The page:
This week, the satirical magazine Charlie Hebdo was criticised for publishing a shocking cartoon about migrants and rape culture.
It features a depiction of the terrible image of drowned three year-old Aylan Kurdi alongside what appear to be some dirty old men, chasing women Benny Hill style.
The caption reads:
Que serait devenu le petit Aylan s’il avait grandi? Tripoteur, de fesses en Allemagne.
This translates as: What would have become of little Aylan, had he grown up? Molester of buttocks in Germany.
On the face of it, this seems to imply that even drowned child migrants are (or were) potential gropers of the kind seen in Cologne recently. Such a suggestion would obviously be deeply offensive, to refugees and to the memory of Aylan Kurdi
However, my reading of the cartoon is that it is not making that (racist) point. Rather, it is satirising those who claim that all the migrants coming to Europe are sex pests and rapists. In a rather shocking manner, the cartoonist reminds us that the migrants are not all young single men, bringing single-man style crime and social problems to their place of sanctuary. There are also children and families among the refugees. A restrictive, knee-jerk policy based on the events of Cologne will mean disaster for vulnerable segments of the refugee population.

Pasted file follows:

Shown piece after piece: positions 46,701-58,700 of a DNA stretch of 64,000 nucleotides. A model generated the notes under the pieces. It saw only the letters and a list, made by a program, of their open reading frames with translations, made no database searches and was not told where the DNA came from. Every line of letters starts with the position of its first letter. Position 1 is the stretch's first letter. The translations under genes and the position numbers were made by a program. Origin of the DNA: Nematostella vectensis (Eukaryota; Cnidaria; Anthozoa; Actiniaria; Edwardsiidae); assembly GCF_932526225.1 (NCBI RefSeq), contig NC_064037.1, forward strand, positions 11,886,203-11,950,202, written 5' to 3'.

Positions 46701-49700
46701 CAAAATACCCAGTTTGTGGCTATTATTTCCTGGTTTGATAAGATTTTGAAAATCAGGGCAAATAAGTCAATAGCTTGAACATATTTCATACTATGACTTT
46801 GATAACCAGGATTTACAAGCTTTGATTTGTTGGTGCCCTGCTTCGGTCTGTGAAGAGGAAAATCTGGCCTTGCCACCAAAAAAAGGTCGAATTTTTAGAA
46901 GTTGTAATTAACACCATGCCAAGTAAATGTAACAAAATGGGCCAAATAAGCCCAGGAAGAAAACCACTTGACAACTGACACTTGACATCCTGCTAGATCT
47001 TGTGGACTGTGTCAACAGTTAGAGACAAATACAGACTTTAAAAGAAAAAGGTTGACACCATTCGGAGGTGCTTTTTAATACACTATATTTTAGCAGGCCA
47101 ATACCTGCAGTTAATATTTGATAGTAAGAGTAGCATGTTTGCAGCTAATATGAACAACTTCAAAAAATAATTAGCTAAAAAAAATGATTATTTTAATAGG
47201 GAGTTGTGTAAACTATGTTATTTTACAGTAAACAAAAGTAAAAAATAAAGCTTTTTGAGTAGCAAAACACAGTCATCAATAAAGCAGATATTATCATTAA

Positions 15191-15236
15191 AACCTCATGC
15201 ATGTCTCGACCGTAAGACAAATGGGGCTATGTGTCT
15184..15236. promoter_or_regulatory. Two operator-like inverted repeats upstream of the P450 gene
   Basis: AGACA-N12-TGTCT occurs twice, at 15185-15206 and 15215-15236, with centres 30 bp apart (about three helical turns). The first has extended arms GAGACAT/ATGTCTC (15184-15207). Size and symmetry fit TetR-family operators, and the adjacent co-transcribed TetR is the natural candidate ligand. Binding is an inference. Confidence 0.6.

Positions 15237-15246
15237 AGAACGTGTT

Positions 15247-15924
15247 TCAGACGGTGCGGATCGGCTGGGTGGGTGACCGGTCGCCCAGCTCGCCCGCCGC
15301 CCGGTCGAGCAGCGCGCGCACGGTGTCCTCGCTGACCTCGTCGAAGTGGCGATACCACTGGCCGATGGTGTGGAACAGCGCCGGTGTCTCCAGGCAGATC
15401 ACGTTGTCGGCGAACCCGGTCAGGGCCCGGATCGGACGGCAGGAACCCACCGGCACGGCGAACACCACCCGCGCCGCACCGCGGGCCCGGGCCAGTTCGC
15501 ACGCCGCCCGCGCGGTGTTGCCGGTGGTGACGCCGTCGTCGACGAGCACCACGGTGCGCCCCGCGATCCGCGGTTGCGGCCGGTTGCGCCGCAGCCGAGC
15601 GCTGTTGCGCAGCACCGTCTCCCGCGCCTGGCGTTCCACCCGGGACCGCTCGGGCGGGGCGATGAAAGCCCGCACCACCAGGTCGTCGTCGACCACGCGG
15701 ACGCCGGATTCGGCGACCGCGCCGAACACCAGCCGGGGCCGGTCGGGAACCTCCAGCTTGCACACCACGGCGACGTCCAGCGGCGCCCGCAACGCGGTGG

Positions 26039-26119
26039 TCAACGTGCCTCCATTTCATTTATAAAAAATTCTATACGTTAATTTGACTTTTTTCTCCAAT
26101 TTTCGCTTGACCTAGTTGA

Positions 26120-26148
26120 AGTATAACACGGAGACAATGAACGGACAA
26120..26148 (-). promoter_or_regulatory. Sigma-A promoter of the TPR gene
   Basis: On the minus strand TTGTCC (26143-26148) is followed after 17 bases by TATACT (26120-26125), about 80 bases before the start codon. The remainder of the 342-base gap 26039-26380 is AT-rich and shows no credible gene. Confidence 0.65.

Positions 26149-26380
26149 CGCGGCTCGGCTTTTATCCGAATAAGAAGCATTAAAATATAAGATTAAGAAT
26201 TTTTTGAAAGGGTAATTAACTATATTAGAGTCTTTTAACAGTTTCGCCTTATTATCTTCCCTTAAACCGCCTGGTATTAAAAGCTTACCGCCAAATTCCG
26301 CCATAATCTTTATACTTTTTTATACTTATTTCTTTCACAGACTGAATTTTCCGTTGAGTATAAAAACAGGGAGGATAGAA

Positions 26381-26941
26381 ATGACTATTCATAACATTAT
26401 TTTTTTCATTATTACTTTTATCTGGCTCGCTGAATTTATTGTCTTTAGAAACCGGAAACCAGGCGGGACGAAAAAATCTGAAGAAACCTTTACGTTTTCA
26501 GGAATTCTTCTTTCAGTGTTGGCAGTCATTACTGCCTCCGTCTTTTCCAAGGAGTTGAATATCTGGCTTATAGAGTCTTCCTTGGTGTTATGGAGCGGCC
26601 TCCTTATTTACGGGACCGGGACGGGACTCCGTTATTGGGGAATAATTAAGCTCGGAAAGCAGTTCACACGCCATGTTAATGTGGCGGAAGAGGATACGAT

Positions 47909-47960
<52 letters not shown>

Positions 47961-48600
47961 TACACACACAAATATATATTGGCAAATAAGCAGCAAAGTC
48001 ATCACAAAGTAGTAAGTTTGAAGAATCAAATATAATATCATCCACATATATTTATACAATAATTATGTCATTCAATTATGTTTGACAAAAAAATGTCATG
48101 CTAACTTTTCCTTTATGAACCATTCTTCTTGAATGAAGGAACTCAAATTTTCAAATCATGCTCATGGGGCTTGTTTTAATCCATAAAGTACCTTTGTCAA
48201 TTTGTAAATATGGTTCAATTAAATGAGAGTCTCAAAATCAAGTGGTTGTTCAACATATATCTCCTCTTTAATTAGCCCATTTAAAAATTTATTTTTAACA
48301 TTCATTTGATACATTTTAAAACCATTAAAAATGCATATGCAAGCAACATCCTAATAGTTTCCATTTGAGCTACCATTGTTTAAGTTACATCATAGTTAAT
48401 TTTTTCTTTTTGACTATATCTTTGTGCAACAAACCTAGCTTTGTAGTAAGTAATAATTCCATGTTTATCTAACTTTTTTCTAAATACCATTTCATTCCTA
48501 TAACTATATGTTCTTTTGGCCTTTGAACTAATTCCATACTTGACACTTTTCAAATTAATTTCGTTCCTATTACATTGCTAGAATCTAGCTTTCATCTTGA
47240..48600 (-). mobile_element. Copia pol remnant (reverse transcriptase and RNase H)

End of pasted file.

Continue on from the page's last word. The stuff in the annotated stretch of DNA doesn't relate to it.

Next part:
The cartoonist is Laurent ‘Riss’ Sourisseau, who was shot during the infamous shootings at the Charlie Hebdo offices last year, and hospitalised. He is now editorial director of the magazine, and has used the image of Aylan Kurdi before, satirising Europe’s confused attitudes to migrants. So I am confident that it was the second, satirical meaning of the cartoon that was intended, and not the more simplistic interpretation that some people have assumed.
This cartoon is, I think, a good example of why it is essential that there be no curbs on images or words that disturb and offends. Sometimes, it is only the art that offend that can break through the political blather. It is not simply that offensive art needs to be tolerated. Sometimes it also needs to be encouraged.